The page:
All financial attention today is on Brazil, where the almost certain election of leftist Luis Inacio Lula da Silva has driven interest rates on government bonds to 22 percent.
Brazil, in effect, finds itself in the midst of a confidence game familiar to many developing countries that take on lots of debt -- in this case $260 billion, 20 percent of which is held by foreigners.
If da Silva can convince foreign and domestic bondholders that he will make good on his pledge to maintain a budget surplus and forswear defaulting on Brazil's debt, then rates would fall back to reasonable levels, the economy could grow again, and the government would be able to roll over debts and stay current with its interest payments.
On the other hand, if investors remain uneasy, the high rates would be likely to plunge the country into recession and the government into a budget deficit, making default inevitable. Fear of default, in effect, would become a self-fulfilling prophecy.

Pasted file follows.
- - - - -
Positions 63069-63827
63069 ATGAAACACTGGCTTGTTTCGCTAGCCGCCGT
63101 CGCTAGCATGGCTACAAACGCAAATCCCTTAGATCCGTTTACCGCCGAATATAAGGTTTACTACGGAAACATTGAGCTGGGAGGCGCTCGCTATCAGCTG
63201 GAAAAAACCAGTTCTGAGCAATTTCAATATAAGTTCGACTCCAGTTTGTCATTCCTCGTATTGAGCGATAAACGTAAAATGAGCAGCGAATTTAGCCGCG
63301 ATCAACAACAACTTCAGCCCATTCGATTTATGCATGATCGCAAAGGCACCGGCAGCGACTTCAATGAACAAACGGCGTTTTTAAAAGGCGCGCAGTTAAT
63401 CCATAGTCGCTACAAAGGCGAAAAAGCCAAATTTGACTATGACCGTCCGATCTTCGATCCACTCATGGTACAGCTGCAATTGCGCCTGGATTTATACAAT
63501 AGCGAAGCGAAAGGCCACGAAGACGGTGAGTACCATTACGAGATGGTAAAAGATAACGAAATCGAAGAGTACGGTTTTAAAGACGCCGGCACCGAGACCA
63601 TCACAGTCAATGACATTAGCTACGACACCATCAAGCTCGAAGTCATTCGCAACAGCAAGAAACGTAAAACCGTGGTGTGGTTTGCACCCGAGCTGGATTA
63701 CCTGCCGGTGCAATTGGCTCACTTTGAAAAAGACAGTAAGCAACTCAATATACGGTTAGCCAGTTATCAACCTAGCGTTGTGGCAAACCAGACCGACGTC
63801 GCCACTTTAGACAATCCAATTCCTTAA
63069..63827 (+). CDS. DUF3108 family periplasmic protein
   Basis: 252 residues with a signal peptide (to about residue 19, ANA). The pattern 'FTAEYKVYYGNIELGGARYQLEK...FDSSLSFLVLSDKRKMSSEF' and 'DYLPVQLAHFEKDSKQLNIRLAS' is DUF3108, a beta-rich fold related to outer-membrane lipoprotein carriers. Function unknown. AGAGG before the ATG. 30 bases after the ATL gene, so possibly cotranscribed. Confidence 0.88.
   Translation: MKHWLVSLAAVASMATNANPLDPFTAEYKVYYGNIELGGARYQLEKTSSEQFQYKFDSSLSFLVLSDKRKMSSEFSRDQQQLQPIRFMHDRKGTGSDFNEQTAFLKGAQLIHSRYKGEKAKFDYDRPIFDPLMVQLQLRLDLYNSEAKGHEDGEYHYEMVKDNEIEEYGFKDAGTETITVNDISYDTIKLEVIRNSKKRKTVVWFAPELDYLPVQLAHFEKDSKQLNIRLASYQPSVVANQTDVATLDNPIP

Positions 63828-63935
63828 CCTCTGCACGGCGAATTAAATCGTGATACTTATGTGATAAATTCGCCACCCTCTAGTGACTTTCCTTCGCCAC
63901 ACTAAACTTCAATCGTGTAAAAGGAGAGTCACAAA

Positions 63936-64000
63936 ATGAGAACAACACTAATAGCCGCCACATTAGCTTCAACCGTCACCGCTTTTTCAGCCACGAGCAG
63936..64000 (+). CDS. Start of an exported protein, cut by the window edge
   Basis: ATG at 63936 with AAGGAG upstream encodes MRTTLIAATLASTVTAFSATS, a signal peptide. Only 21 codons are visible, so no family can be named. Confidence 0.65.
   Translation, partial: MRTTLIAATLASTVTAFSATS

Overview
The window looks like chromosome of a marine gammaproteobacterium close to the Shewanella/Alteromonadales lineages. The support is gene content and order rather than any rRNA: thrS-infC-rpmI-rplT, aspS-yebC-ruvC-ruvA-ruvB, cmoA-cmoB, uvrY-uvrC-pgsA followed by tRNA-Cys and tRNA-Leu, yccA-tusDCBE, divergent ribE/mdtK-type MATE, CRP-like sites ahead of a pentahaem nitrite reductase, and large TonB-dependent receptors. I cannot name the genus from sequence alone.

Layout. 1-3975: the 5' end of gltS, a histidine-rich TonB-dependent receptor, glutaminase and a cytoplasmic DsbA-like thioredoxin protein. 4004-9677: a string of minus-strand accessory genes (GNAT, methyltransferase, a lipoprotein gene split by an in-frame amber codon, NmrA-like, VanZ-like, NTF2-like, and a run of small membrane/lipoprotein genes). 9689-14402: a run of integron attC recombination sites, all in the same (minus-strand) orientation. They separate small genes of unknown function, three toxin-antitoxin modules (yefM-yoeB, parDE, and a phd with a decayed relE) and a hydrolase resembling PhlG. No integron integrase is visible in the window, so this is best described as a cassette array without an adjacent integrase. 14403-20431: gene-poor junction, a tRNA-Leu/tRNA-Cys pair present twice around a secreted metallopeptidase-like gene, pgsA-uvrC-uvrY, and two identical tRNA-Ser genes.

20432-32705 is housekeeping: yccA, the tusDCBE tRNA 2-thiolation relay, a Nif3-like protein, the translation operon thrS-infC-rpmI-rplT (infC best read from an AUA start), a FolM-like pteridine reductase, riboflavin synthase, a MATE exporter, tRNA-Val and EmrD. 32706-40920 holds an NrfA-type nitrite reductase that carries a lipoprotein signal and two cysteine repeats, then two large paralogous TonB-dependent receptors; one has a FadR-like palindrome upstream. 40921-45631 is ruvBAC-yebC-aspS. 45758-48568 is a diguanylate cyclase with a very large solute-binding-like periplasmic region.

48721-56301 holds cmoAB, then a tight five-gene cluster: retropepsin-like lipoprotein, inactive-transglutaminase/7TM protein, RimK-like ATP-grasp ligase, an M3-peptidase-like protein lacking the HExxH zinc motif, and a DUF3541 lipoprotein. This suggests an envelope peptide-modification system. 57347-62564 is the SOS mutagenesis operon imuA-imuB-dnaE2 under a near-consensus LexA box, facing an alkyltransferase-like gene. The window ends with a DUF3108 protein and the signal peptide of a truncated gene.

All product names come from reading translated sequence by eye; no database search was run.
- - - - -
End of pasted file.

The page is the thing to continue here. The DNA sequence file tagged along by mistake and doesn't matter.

To bolster confidence and help avoid default, the International Monetary Fund has pledged to lend Brazil $30 billion. But if da Silva can't convince lenders that Brazil will not default and that it will hold to its promise of a budget surplus, the IMF will face the familiar dilemma of deciding whether to increase the bailout and throw good money after bad, or risk that defaults by Brazil and Argentina will trigger a financial crisis in other developing countries.
Lousy choices. Big risks. Lots of money.